Routines are the key to success!

A parent recently told me that she had not liked school and was always in trouble.

She then made the thoughtful comment that the teacher who was most successful for her was the one who was strict, and gave the children in the class very clear boundaries and routines. Most children respond well to a predictable life!

Once children start school their lives become very busy. There is the world-wind of school, and a whole other life at home.  It can save a parent’s sanity to have a few everyday routines and some organisation at home. This helps a child bridge school and home.

• Have a calendar on the fridge at your child’s level clearly marking the days of the week, and school events happening on those days. For example: Monday, Library, Wednesday Gym. If a child gets into the routine of checking this calendar every day, she will be reminded to put her library book in her bag on Monday etc.

• Have the library bag in a set place, ie, on a hook in the bedroom, so that it is easy to build up a routine of putting the book back in the bag, ready for the following week. 

• A jobs list! One of my greatest regrets is that once I started work I did not get my children to make their beds the moment they got up in the morning. Once they were teenagers it was too late, and their rooms became like Cyclone Tracey! 

• If your child seems disorganised, how about a simple laminated list of two or three jobs that need to be done, and can be ticked off before school. After all, research shows one of the keys to success in adult life is being organised.

• Have a different space for formal school activities, and messy activities. If your child has a space to paint or use glue and other markers, perhaps on an outside table or on the deck this should be well away from the homework area. This is also helpful if you have older children who need to do homework and projects that could be damaged or spoilt.

• Children need to have a space where school readers, library and homework books can be kept safely. Occasionally children who come to me for Reading Recovery are worried about taking a book home because they have younger brothers or sisters who many tear or mess up the book. Children need to know that the book will be kept in a safe place, ie on a shelf out of reach … and not forgotten by everyone until the big clean up at the end of the term!

• Provide low shelves and see-through containers to store things for school, pens, pencils, textas, glue.

• In the area for messy activities use unbreakable plates and containers, and have some paper towels, and old shirts that can be slipped on easily to avoid worrying about school uniforms and clean clothes.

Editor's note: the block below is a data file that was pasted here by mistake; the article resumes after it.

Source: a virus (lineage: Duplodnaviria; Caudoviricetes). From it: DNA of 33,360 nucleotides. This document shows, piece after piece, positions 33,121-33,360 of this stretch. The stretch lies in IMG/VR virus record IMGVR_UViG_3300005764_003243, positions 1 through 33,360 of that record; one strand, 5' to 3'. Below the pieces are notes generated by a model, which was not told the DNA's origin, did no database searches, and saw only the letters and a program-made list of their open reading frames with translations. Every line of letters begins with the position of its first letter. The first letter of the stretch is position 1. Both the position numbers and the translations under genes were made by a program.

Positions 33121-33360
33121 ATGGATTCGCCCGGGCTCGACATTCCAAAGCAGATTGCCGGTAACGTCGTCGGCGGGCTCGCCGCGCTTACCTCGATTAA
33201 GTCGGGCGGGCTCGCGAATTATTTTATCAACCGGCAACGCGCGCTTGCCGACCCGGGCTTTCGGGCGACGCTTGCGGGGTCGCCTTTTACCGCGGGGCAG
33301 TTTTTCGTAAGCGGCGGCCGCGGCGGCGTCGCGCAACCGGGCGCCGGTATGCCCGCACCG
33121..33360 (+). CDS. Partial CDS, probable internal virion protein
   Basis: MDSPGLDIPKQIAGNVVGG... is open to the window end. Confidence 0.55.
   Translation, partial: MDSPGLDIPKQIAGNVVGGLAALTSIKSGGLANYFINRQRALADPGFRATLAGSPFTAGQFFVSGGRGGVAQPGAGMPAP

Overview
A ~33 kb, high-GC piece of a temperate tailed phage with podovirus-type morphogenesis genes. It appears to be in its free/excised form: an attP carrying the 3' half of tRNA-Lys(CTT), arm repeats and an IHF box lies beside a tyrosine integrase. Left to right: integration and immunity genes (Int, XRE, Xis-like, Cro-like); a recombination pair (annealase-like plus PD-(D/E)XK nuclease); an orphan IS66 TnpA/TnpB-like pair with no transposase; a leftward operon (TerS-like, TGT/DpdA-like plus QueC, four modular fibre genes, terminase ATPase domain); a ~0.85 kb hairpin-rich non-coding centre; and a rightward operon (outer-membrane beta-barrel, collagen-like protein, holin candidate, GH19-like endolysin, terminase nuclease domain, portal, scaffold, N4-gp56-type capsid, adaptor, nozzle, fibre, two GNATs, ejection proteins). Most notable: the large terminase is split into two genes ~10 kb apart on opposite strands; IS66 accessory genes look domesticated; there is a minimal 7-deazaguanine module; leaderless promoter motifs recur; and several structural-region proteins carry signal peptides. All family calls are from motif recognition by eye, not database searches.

• The messy area may be a good spot to display children’s artwork and projects from school. Have a family gathering to show off some of the work your children have done. A clothes line temporarily strung around the room or some cleaned pizza boxes could be used as frames for the project or artwork.

• If you have time, mark and label your child’s comments on projects and artwork brought home from school Stick it on the back of the piece, and later, you and your child will enjoy looking at it.

• One of the best ways to practice reading and writing, is for a child to write or type his own sentence, and read the sentence back to an adult or another child. These sentences can be put together with drawings to make a book. If there are pieces of paper, textas, pencils or crayons handy and your child can reach them without help, he can be encouraged to write down what is happening around him, for example, while making a cake.

• Some soft cushions and a low bookshelf make an ideal space for children to sit down quietly and read or draw. Just as a kitchen is designed to help us prepare for and eat food, so a space for reading and learning will help a child get into the routine of reading and learning. Try to take time in a busy day to sit with her and read a story or listen to her read a story.

• Have a routine time of day to do reading and homework. Some parents tell me that the morning works well for them, they make sandwiches and breakfast, while their child reads the book from school. Mornings were absolute chaos in our house, but the evening was a time we all enjoyed a reading ritual. 

• As they learn to read each child in the family needs to be able to read their own book, sometimes without the eagle eye of an older brother or sister ready to swoop on any word they do not know! On the other hand an older child may still want to be heard and have some personal time, regardless of how well she is reading.

• Bedtime routines are vitally important for children in primary school. Children need to go to bed at the same time on school nights, and this should be at a reasonable time regardless of what is on TV and how much he wants to stay and watch the movie! Some children can hardly keep their eyes open at school on Mondays.

by Geraldine Mackey